Given the current emphasis on the participation of multiple actors in the Sustainable Development Goals, this book will have wide appeal across policy-making and professional sectors involved in negotiations and governance at all levels. It will also be essential reading for students studying applied governance.
Although rarely commanding media attention by name, intergovernmental relations is being elevated in the public discourse through policy issues dominating the headlines. Many of these intergovernmental issues are addressed in this book, including health insurance exchanges under the now-threatened Affordable Care Act, and the roles of the federal, state, and local governments in food safety, energy, and climate change.Contributors interpret and assess the impacts of these and other issues on the future directions of intergovernmental relations and management. This book will serve as an ideal text for courses on intergovernmental relations and federalism, and will be of interest to government practitioners and civic and nonprofit organization leaders involved in public policy and management.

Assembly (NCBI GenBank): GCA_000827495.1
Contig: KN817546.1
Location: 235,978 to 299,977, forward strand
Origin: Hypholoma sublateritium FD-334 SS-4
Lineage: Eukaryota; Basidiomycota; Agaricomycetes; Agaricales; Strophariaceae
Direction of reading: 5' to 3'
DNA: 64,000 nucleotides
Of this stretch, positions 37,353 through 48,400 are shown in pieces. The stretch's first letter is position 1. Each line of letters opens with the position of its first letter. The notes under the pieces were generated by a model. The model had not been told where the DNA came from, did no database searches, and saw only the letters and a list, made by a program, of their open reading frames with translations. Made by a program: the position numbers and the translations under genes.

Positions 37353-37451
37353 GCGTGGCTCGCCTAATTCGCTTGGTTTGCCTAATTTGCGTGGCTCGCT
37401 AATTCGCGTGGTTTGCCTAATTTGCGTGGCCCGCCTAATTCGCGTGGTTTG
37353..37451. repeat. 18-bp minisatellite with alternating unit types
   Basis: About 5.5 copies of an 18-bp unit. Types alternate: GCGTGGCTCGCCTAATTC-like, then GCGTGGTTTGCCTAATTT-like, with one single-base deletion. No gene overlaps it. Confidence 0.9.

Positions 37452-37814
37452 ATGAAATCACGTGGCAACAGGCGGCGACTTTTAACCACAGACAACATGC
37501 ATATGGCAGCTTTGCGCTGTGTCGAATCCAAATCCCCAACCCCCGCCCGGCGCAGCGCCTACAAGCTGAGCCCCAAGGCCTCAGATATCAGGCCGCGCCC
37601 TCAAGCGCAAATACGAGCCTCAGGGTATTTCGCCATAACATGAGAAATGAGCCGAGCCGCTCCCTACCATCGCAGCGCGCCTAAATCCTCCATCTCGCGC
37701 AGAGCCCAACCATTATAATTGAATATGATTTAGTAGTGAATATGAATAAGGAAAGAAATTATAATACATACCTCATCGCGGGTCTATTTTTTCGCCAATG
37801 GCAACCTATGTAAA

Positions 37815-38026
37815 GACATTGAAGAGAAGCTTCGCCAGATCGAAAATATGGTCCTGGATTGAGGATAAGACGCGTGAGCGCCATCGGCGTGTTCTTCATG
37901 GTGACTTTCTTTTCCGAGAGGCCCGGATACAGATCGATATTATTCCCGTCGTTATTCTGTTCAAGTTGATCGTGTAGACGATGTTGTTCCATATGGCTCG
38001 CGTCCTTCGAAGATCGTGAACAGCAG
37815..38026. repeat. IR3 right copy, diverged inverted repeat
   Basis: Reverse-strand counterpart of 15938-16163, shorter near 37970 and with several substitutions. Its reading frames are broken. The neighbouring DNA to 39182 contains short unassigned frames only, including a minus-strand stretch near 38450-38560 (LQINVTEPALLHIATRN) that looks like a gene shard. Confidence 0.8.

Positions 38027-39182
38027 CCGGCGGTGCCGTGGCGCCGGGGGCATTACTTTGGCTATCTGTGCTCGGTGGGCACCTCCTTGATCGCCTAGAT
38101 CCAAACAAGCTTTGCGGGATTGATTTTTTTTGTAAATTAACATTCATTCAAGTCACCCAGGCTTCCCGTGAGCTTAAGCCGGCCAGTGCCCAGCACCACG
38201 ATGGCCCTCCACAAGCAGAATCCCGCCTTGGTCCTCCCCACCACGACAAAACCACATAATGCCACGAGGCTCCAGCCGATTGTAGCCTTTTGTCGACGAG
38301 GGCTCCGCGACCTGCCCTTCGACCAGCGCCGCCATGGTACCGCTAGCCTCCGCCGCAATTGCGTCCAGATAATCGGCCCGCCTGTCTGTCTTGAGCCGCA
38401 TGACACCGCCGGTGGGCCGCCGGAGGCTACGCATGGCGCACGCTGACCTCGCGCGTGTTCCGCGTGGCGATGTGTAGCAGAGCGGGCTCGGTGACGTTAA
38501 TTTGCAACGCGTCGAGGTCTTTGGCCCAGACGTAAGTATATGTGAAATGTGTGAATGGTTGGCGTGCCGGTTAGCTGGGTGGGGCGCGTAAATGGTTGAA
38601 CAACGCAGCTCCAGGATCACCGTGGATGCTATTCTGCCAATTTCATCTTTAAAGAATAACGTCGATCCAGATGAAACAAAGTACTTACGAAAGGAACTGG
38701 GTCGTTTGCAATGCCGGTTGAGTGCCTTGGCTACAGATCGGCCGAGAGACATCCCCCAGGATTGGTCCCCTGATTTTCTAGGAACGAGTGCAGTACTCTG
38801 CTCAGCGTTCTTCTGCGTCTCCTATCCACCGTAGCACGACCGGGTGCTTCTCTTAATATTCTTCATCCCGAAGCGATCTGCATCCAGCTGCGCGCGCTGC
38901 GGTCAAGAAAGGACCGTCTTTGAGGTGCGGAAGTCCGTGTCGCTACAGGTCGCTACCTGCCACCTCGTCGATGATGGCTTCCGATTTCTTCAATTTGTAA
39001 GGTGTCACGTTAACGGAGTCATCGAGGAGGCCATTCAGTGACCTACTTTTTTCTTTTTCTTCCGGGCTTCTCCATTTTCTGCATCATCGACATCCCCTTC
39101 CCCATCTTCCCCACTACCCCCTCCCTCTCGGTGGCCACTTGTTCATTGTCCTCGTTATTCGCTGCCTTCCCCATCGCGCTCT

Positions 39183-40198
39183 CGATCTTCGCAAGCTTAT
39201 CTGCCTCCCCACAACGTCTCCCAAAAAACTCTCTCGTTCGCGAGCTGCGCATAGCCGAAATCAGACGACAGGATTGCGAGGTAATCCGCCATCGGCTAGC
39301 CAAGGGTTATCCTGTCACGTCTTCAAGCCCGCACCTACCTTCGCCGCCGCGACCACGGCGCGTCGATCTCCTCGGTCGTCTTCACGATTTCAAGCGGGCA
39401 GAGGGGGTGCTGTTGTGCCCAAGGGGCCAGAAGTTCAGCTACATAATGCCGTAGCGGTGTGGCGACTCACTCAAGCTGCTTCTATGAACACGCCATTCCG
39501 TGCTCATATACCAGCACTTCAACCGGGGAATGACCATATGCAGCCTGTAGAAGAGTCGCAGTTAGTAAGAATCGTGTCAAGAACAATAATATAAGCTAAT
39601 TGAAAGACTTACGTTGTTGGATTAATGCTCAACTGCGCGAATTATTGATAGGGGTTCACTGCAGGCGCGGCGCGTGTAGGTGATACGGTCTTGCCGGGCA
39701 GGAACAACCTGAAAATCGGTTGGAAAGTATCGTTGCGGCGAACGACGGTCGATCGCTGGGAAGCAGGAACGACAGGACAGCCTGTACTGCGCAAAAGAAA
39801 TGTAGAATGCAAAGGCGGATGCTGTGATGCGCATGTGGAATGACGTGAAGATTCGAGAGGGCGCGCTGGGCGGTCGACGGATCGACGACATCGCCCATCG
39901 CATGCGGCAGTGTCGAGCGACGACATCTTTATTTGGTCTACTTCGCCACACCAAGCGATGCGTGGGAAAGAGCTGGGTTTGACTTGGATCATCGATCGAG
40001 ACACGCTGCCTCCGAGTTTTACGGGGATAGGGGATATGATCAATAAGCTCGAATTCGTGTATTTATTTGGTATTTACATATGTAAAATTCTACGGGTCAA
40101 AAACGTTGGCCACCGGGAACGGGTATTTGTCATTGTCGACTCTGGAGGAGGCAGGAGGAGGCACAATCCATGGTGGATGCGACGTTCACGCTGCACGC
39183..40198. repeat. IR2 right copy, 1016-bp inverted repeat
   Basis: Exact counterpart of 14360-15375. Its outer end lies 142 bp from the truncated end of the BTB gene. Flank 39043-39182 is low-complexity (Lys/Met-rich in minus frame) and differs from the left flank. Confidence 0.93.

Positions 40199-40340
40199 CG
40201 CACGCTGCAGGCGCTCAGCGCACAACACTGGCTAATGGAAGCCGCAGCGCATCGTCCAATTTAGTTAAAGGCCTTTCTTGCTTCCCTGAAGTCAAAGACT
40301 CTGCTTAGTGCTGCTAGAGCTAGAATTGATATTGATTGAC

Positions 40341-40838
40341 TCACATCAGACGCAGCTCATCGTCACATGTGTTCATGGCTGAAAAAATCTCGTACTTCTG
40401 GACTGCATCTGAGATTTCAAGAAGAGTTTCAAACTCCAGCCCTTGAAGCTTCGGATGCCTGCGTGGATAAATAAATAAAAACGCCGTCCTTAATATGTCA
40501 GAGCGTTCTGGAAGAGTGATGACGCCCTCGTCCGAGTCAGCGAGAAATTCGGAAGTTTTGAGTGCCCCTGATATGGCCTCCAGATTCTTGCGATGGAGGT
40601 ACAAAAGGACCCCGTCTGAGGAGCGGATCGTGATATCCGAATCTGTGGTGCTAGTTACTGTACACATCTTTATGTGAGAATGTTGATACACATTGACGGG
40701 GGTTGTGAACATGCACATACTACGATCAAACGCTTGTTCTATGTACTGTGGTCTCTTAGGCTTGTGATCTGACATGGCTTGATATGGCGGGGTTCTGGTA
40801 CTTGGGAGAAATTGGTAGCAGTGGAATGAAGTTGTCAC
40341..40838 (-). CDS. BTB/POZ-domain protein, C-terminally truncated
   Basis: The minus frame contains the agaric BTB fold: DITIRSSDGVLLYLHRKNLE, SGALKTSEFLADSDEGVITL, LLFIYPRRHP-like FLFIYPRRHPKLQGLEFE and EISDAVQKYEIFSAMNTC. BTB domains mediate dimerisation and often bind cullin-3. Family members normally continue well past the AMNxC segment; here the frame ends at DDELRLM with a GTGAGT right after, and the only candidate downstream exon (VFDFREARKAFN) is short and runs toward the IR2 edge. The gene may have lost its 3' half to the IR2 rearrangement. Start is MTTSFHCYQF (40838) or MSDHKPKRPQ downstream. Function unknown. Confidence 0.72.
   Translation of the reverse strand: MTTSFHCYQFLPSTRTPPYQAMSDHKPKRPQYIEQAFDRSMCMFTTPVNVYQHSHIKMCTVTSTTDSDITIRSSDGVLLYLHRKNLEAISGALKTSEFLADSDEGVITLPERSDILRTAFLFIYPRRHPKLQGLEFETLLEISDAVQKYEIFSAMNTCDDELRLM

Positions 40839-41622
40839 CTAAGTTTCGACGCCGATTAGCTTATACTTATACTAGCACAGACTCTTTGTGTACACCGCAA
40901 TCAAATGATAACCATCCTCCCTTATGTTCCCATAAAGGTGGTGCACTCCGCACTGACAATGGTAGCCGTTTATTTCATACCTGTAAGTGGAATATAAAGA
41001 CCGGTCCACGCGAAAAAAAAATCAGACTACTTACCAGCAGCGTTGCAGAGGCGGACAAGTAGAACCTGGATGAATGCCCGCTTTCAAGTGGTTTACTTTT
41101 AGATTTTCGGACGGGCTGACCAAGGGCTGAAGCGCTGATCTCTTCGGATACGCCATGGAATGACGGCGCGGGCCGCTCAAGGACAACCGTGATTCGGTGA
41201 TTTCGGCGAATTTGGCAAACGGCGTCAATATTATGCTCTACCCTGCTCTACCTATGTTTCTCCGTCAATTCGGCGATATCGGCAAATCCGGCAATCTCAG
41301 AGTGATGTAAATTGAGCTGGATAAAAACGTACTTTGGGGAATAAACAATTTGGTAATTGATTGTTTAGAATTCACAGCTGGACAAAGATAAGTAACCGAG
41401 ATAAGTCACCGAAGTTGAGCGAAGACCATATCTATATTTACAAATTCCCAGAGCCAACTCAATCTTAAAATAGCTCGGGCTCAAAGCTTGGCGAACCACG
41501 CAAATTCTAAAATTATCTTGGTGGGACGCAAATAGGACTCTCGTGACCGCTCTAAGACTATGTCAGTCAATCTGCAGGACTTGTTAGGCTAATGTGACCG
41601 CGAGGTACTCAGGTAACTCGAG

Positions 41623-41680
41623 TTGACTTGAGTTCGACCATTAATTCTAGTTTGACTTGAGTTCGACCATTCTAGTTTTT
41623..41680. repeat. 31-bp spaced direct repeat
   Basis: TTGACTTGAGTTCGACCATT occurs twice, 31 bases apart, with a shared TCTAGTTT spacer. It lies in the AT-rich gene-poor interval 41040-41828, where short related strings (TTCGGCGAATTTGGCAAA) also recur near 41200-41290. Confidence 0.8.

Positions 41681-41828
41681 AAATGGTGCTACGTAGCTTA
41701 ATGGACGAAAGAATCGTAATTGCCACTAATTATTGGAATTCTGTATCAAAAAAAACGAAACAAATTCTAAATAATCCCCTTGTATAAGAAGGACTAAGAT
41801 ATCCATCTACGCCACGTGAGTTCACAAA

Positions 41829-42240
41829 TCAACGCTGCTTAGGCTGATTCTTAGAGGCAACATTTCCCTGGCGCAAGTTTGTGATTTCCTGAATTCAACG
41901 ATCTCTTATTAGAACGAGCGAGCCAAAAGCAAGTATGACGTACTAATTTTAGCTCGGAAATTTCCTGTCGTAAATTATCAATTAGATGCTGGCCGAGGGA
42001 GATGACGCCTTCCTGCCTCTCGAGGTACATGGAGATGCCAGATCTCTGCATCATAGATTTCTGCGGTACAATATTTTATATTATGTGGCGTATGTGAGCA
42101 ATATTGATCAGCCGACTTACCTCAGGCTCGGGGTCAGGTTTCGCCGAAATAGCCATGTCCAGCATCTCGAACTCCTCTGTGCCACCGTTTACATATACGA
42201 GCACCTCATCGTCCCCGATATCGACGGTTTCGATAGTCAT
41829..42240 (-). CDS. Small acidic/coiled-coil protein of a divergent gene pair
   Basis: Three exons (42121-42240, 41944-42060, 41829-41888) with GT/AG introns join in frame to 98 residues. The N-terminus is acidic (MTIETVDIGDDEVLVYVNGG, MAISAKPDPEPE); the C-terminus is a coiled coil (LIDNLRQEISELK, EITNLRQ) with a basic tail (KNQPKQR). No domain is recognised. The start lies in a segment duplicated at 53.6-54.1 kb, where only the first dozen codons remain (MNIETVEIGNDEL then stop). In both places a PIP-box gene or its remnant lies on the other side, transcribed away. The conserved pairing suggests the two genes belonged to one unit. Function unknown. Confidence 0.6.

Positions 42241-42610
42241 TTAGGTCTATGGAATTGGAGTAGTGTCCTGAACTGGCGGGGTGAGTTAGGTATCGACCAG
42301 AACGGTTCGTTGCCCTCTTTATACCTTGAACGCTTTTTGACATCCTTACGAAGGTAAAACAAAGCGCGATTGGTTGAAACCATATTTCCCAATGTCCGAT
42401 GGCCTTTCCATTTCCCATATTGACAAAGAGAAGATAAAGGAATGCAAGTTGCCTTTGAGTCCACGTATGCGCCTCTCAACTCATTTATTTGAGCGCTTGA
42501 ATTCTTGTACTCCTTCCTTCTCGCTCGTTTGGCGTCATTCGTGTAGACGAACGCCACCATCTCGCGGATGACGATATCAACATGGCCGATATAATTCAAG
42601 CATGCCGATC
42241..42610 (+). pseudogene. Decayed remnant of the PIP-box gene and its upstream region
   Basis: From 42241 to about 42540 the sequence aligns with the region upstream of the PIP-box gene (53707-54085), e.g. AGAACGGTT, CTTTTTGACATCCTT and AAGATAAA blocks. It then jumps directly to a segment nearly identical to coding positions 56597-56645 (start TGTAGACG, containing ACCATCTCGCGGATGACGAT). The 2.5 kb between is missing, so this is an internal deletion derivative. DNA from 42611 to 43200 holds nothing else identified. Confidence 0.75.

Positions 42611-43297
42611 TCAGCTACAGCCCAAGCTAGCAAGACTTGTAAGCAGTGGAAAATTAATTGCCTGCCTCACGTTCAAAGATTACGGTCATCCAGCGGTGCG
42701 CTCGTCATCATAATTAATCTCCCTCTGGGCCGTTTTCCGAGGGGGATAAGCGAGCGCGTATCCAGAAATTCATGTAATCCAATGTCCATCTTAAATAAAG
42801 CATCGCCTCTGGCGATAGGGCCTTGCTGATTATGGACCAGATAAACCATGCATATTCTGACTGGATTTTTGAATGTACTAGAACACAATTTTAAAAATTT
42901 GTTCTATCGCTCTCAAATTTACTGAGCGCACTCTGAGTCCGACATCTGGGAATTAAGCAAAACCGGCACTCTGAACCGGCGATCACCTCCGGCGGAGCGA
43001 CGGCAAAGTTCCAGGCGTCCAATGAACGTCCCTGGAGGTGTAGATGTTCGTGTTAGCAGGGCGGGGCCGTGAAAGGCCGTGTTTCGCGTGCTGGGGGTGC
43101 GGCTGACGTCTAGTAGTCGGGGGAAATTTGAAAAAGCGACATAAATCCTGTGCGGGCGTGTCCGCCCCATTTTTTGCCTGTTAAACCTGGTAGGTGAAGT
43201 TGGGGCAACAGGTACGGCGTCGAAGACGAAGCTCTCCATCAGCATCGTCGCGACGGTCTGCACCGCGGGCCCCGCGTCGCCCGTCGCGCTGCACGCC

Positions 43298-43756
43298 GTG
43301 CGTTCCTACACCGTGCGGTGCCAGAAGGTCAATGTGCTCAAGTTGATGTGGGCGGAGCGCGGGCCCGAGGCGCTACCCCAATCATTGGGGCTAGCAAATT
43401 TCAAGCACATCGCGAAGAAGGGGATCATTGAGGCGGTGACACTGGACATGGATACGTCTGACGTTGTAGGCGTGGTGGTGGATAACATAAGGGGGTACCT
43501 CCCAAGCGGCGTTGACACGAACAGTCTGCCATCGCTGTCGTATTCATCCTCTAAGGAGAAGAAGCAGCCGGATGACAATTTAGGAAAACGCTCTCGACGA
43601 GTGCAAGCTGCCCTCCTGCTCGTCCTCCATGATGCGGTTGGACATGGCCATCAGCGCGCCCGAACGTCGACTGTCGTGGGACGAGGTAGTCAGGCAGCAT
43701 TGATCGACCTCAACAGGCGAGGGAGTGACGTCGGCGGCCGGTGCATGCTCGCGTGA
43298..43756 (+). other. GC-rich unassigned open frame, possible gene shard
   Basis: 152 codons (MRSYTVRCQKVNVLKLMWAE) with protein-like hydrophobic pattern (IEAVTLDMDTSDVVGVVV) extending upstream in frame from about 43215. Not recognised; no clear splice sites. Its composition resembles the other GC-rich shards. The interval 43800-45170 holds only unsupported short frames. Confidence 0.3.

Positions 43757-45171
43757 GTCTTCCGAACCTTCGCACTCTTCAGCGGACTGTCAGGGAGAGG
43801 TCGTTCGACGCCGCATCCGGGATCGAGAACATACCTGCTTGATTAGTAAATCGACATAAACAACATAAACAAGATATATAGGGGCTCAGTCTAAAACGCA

One of Singapore''s top diplomats, Bilahari Kausikan was the Institute of Policy Studies'' (IPS) 2015/16 S R Nathan Fellow for the Study of Singapore. This book contains edited versions of the five public IPS-Nathan Lectures he gave between January and May 2016, and highlights of his dialogue with the audience.
Kausikan gives a frank and dispassionate assessment of the international environment in the post-Cold War era and the geopolitical uncertainties that have emerged. In particular, he analyses the nature of US–China relations, the broad underlying factors in the South China Sea disputes and ASEAN''s attempts to maintain order, and the role that human rights and democracy have played in international relations. He concludes by suggesting what Singapore needs to do to cope with the complexities that lie ahead, in this age without definition.
The IPS-Nathan Lectures series was launched in 2014 as part of the S R Nathan Fellowship for the Study of Singapore. The S R Nathan Fellow, who is appointed annually, delivers between four and six lectures each year to advance public understanding and discussion of issues of critical national interest.